|Property||Unit||Sample I||Sample II||Sample III||Mixed sample||diesel|
|Acid number||mg KOH/g||0.76||1.13||1.63||1.43||0.13|
|Saponification number||mg KOH/g||252.24||270.32||268.68||260.16||-|
|Iodine number||mg KOH/g||9.84||8.78||12.02||10.67||-|
|Component||Sample 1||Sample II||Sample III||Mixed sample|
The transesterification was carried out in a 250 ml three-neck glass flask equiped with a thermocouple and conneced with a reflux condenser using tap water to condense methanol vapor. The mixture was agitated by using a stainless steel stirrer. A 100 ml sample of oil was introduced and heated to a temperature selected from 30°C, 40°C, 50°C, 60°C, and 70°C. The amount of KOH catalyst used was ranging from 0.5 wt% to 2.0 wt% of the WCO and was dissolved into designed amount of methanol and poured into the flask. The transesterification reaction performed at different molar ratio of oil to methanol, varying from 1:4, 1:5, 1:6, 1:7 and 1:9. The mixture was maintained under stirring at the reaction temperature for designed period of time (30, 60, 90 and 120 minutes). At the completion of the reaction, the flask content was transferred to a separating funnel for glycerol and biodiesel separation for 12 h. The lower darker layer containing glycerol has been removed. The upper layer containing biodiesel was washed several times with a small amount of hot water (to remove traces of glycerol), until the washing were neutral and dried on anhydrous calcium chloride (CaCl2) to remove residual water. The percent yield of biodiesel was calculated using the following equation: Yield % = weight of produced biodiesel / weight of WCO * 100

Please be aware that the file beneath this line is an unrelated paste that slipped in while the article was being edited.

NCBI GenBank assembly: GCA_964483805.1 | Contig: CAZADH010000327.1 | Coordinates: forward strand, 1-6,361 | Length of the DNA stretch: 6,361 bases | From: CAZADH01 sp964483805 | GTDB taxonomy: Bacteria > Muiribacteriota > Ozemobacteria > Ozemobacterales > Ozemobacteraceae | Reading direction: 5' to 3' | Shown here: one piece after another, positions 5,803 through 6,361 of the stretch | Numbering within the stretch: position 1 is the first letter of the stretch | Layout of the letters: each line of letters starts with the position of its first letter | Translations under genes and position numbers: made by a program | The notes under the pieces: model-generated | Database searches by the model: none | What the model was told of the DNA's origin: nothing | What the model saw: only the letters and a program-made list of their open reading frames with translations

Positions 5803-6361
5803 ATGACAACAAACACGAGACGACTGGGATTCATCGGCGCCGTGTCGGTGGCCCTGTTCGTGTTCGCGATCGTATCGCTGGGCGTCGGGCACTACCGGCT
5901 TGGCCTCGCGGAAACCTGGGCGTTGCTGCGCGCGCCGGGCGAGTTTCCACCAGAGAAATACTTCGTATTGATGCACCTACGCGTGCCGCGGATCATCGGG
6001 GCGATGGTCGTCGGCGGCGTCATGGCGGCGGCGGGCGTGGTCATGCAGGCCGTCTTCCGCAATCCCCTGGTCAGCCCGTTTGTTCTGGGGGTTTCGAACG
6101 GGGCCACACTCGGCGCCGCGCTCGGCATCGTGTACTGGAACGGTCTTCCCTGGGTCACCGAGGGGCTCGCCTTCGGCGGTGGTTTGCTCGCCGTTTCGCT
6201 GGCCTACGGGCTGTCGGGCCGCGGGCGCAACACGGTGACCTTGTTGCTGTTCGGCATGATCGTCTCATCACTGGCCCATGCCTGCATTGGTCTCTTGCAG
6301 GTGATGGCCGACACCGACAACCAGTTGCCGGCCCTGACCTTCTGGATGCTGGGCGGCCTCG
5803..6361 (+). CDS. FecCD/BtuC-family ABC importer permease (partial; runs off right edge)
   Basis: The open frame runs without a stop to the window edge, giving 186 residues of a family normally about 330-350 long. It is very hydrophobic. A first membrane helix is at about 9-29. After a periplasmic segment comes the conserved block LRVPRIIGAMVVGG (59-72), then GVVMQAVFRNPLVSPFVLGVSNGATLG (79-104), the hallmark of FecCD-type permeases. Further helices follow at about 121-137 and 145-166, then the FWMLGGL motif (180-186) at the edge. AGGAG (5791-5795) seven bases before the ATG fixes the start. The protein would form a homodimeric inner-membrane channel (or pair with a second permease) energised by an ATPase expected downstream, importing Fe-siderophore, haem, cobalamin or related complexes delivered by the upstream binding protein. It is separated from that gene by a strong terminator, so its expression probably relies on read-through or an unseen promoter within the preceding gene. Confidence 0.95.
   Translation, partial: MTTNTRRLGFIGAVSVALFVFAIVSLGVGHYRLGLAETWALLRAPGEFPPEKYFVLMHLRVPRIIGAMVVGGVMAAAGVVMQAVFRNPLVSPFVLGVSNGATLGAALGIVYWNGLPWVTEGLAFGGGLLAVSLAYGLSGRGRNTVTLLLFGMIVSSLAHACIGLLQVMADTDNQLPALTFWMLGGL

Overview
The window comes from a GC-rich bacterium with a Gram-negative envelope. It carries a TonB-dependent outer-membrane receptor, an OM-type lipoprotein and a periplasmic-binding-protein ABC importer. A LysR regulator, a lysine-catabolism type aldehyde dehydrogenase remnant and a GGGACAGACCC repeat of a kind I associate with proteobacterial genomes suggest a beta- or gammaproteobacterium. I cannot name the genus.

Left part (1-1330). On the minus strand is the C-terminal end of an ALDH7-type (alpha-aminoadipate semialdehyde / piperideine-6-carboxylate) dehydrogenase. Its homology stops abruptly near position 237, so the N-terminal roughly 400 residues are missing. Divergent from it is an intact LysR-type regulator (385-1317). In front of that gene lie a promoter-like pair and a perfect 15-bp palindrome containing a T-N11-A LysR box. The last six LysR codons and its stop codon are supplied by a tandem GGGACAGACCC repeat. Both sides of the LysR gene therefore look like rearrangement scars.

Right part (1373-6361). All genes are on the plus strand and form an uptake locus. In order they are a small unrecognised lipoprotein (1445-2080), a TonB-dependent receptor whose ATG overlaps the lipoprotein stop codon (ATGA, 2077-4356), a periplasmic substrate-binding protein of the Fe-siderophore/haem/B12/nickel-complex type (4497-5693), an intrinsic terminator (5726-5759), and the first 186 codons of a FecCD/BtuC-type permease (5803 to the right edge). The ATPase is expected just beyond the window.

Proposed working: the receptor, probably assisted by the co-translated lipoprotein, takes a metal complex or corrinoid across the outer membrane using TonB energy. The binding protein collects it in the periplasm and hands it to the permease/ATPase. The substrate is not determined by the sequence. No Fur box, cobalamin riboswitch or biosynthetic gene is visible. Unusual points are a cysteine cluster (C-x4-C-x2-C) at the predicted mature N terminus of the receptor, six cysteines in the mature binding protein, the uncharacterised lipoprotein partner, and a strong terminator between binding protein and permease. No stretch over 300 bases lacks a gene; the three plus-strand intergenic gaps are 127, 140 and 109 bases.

Different physic-chemical propertied of WCO and biodiesel were measured by using ASTM standard methods, including density (D1298), kinematic viscosity at40°C (D445), flash point (D93), cloud point (D2500), pour point (D97), cetane index (D976) and acid value (D664). The average molecular weight was calculated by MW = 56.1 × 1000 × 3/(SV–AV), where AV (mgKOH/goil) and SV is the saponification value (mgKOH/goil) [16, 17, 18]. Fatty acid quantitative was determined by using a Hitachi G-5000A GC (gas chromatography), analysis is performed for identifying the hydrocarbon compounds such as fatty acids and methyl esters. The separation is carried out by using capillary column Rtx-5MS 30 m × 0.25 mm ID, 0.25 μm with helium at 137.7 ml/min as a carrier gas and 1:100 of split ratio .